Astrologers got a little huffy when Pluto was demoted to “dwarf planet,” but otherwise, it’s been business as usual. The technical reclassification hasn’t changed the way we view Pluto.
Not so with Ceres and Eris. In the case of the latter, we’re bending our brains pondering how this newly discovered planet with radically different mythology should fit into our practice. We’ll be grappling with that one for several years, I’m sure.
Of the three, Ceres merits the most immediate attention. Although many astrologers have been using her in chart analysis along with the other asteroid goddesses, she’s now no longer just another asteroid. She has been promoted to Pluto’s equal, and that means she’s about to go mainstream. She’ll likely get a sign to co-rule. Taurus has been suggested as a possibility, but Virgo is emerging as the logical choice.
Ceres was thought to be a planet when she was discovered in 1801 and was later classified as an asteroid, only to be promoted to the new dwarf planet status last year. In addition to being discovered before Neptune and Pluto, she’s also much closer to the Earth. The asteroid belt lies between Mars and Jupiter, meaning that she’s on the boundary between the so-called “personal planets” and the outer planets. This fits nicely with her mythology and with what I believe is the real significance of Ceres in astrology.
To quickly recap the Ceres myth, Ceres was the Roman goddess of the harvest. Her Greek counterpart was Demeter. Ceres had a lovely daughter named Proserpina, the Greek Persephone (so it’s technically incorrect to talk about Ceres and Persephone, although most of us do it).
As you may remember, Demeter and Persephone were out one fine spring day roaming the fields, when the earth split open, and out leapt Hades (the Roman Pluto) in his chariot. Bewitched by Persephone’s beauty, he stole her off to the underworld to be his wife. Demeter searched high and low for her daughter and finally appealed to Zeus, who knew what had happened. Enraged, Demeter demanded her daughter back. Hermes (Mercury), the only god who could come and go freely to the underworld, was dispatched with a message that it was time for Persephone to come home. Hades being Hades, you can guess what his response was.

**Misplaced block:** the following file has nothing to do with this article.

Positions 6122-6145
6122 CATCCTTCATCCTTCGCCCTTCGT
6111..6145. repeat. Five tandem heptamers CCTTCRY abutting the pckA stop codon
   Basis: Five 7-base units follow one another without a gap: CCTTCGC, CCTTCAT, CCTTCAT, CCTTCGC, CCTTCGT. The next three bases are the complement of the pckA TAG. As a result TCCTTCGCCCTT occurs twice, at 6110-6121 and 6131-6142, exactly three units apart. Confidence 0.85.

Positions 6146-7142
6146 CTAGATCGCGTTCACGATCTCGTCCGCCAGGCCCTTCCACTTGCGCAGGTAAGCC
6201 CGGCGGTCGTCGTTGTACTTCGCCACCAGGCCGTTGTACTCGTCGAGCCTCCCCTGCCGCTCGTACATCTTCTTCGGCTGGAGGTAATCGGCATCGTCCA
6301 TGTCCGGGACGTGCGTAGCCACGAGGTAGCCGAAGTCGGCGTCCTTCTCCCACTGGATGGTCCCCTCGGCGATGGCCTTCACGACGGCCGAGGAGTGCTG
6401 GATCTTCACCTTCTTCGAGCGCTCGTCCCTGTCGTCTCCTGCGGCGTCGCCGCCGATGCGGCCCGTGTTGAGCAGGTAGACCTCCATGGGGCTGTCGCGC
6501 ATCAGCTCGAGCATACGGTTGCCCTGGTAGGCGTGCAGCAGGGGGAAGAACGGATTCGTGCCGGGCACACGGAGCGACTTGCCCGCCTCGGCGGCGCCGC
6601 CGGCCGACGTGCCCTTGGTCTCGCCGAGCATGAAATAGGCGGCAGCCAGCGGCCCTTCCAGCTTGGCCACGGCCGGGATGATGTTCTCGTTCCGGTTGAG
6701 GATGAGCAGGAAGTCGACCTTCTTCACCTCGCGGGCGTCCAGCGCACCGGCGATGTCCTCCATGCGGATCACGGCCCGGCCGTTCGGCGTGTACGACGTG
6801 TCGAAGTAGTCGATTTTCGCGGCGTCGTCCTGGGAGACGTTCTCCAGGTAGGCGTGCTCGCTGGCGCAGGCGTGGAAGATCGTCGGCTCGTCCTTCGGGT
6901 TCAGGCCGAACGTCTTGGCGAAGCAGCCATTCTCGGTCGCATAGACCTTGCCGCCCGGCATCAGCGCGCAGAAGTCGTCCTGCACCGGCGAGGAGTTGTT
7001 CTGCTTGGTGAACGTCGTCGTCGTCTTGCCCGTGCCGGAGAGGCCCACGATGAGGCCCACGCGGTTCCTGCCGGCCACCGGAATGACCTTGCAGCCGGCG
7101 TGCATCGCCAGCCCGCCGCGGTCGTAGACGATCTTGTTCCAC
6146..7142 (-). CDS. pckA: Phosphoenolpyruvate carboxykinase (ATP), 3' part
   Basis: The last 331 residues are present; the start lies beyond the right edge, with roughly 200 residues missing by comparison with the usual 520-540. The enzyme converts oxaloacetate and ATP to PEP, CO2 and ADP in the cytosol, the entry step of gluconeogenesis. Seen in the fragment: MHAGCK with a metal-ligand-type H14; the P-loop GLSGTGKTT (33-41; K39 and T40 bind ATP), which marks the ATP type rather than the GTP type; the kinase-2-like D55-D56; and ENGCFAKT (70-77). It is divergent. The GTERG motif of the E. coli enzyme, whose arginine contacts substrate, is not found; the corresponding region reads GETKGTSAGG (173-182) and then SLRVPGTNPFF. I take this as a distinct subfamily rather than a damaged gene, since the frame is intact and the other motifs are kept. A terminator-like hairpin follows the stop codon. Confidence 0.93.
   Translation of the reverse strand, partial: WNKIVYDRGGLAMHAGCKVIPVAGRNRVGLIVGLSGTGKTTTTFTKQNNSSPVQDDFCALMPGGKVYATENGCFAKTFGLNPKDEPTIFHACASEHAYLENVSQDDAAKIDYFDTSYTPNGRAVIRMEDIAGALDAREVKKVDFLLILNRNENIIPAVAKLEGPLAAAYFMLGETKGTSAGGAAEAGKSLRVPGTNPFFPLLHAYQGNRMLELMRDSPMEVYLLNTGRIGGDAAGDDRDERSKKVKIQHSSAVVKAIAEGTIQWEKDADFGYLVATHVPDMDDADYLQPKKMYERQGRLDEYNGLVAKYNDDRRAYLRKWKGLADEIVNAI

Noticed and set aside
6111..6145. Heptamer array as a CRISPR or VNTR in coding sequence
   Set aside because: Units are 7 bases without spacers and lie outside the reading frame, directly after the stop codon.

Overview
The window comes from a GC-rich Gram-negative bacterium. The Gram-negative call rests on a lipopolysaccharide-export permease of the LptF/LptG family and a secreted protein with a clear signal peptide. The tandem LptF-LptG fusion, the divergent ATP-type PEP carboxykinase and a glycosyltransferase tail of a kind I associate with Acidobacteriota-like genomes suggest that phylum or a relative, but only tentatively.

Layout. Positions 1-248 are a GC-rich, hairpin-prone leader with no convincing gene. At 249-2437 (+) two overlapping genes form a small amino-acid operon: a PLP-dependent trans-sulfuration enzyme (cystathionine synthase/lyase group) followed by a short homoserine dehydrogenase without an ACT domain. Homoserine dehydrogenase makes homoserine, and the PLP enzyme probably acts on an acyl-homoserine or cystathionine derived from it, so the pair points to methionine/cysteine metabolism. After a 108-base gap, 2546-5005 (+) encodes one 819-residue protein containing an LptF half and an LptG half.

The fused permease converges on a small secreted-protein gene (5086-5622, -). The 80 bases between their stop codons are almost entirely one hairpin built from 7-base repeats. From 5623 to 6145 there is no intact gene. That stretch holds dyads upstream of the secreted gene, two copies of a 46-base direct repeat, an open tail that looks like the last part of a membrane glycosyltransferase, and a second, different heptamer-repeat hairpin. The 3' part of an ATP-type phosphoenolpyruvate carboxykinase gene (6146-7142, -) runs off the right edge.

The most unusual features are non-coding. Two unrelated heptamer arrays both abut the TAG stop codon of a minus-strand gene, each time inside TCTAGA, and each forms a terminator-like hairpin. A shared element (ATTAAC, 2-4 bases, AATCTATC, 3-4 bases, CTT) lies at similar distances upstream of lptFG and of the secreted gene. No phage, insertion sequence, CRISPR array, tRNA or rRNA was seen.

Grieving for her lost child, Demeter stopped taking care of the plant life, also with predictable results. Zeus was forced to send an edict to Hades, but because Persephone had eaten food in the underworld – Hades had been feeding her pomegranates – she could not return permanently to earth. The compromise was that she’d spend half the year above and half the year below. During the part of the year that Persephone was in Hades, Demeter was so depressed that nothing grew. Ostensibly, this is the mythology of the seasons.
Of all the gods and goddesses, Ceres alone went up against Pluto and won. She didn’t get everything she wanted, but even a compromise with the Lord of the Underworld was a major victory. How symbolic is it, then, that she now gets equal status with him as a special-category planet?
Posted by Pat
Image: Ceres, an allegory for August, from a fresco designed by Cosimo Tura, 1469-1470. The Sun begins its tour through Virgo in late August.